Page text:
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The Aging Eye

As the body ages, some components may become stiffer, losing youthful agility. The body also tends to become drier and to shrink, losing its youthful shapeliness. Overall, the changes of aging make the body more fragile and more prone to dysfunction. The eyes are not immune to these aging tendencies.

Presbyopia

After we reach mid-life, the eyes start to become presbyopic and we may need reading glasses. Causes of presbyopia are not fully understood, although it is known to involve age-related changes in the lens. There are several effective treatments for presbyopia that counteract blurry near vision, and new treatments are under testing by the FDA (Food and Drug Administration). Presbyopia is a progressive condition and may need further treatment after a few years.

Starting in mid-life, various eye diseases may also develop, impairing vision for different reasons. Some of them will cause blindness if they are not treated.

Cataracts

Cataracts are an impairment of the eye’s lens, where its transparency becomes clouded by tiny clumps of protein molecules. They block some of the incoming light and as they slowly expand over the years, vision becomes dimmer. When it becomes dim enough to interfere with daily activities, your eye doctor will recommend replacing the natural lens with an artificial lens called an intraocular lens. This will restore clear vision and since an artificial lens cannot develop cataracts, the problem is usually solved.

Glaucoma

Glaucoma is a problem with optic nerve damage. Each eye has a large nerve leaving the retina which carries data from the retinal cells to the brain’s vision center. Without the optic nerve, we would have no vision. In glaucoma, optic nerve damage slowly destroys peripheral vision first, and progressively also destroys central vision until total blindness will result if nothing is done. Usually the optic nerve is damaged by higher-than-normal intraocular pressure (IOP); but there are also cases of glaucoma where IOP is normal. There is no cure for glaucoma but typically it can be well managed with eyedrops that lower IOP.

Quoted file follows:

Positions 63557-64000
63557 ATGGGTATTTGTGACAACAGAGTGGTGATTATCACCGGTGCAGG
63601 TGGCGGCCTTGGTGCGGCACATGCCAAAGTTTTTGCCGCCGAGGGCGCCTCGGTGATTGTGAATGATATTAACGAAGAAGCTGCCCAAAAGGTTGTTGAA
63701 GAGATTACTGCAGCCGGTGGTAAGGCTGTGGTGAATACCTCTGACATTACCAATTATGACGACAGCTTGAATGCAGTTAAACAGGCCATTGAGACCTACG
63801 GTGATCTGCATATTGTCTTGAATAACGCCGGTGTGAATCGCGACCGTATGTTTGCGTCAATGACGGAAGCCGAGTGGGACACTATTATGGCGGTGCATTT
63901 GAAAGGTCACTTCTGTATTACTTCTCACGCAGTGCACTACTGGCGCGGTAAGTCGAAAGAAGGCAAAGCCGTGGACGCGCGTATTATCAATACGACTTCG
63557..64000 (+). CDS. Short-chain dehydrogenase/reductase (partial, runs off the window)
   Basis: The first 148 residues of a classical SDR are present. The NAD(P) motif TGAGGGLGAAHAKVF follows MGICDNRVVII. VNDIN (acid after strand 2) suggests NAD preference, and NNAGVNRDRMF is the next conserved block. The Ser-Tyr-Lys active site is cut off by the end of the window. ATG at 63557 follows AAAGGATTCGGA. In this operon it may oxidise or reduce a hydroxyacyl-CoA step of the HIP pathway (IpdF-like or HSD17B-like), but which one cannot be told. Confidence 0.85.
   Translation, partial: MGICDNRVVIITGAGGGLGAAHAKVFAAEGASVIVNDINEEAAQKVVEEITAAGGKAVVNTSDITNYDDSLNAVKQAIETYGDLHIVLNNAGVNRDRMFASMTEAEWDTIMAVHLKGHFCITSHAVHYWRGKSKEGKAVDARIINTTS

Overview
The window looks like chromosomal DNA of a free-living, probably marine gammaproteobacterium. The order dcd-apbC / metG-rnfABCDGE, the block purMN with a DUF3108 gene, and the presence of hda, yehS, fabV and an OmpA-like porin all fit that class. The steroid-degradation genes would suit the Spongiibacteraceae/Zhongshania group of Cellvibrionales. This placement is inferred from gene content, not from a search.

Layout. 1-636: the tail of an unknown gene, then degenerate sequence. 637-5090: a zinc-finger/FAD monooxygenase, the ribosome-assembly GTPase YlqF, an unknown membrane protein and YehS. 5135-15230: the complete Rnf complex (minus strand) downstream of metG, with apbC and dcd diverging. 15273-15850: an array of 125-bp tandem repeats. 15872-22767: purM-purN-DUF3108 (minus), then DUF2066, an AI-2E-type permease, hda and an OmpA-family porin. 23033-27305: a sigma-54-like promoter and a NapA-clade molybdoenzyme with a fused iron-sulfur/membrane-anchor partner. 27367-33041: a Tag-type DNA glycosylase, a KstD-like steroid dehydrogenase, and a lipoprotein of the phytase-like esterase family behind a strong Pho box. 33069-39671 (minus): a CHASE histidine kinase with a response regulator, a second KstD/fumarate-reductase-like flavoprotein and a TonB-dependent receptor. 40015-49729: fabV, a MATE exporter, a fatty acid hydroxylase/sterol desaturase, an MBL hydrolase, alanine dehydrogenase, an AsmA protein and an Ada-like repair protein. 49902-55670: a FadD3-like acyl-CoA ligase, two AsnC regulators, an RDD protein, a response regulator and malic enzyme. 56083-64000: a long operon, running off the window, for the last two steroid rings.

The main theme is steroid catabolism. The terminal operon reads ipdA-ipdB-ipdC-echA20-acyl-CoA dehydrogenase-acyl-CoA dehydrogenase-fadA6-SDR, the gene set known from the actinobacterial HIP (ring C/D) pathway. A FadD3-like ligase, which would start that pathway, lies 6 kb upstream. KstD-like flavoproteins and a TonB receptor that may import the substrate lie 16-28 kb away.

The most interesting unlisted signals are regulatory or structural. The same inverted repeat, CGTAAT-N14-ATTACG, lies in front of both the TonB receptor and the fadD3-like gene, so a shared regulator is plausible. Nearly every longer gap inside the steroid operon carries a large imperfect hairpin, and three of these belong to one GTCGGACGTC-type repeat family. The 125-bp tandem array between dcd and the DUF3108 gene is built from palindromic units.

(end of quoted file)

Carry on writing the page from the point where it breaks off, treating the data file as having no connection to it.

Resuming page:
Age-Related Macular Degeneration (AMD)

AMD is a problem with the retina. The macula is the central retinal area that provides our clearest direct vision and when it starts to deteriorate, we lose that central vision. We retain peripheral vision however, which is the opposite vision loss from that of glaucoma, where peripheral vision is lost first. There are wet and dry forms of AMD. Dry AMD is the early stage and will lead to wet AMD in about ten percent of cases. Wet AMD causes more severe vision loss. Blood vessels under the retina leak blood and fluid, damaging retinal cells and causing blind spots in central vision.

Dry Eye Syndrome

Anyone can have dry eyes temporarily if they have been out in the wind or on the computer for too long. Dry Eye Syndrome is a chronic condition that affects more women than men, usually in mid-life. It is caused by a problem with tear production. There are a number of dry eye treatments, including surgical modifications to the tear drainage ducts, some medications, and procedures you can do at home.

Read about some Sight Saving Tests for Older Eyes and learn about When Age Related Vision Changes Start to Occur.

If you are approaching age 40, it would be best to visit your ophthalmologist for a thorough eye exam. Treatment results are always better when the problem is diagnosed early and with just one pair of eyes, you would not want to put your vision at any unnecessary risk.

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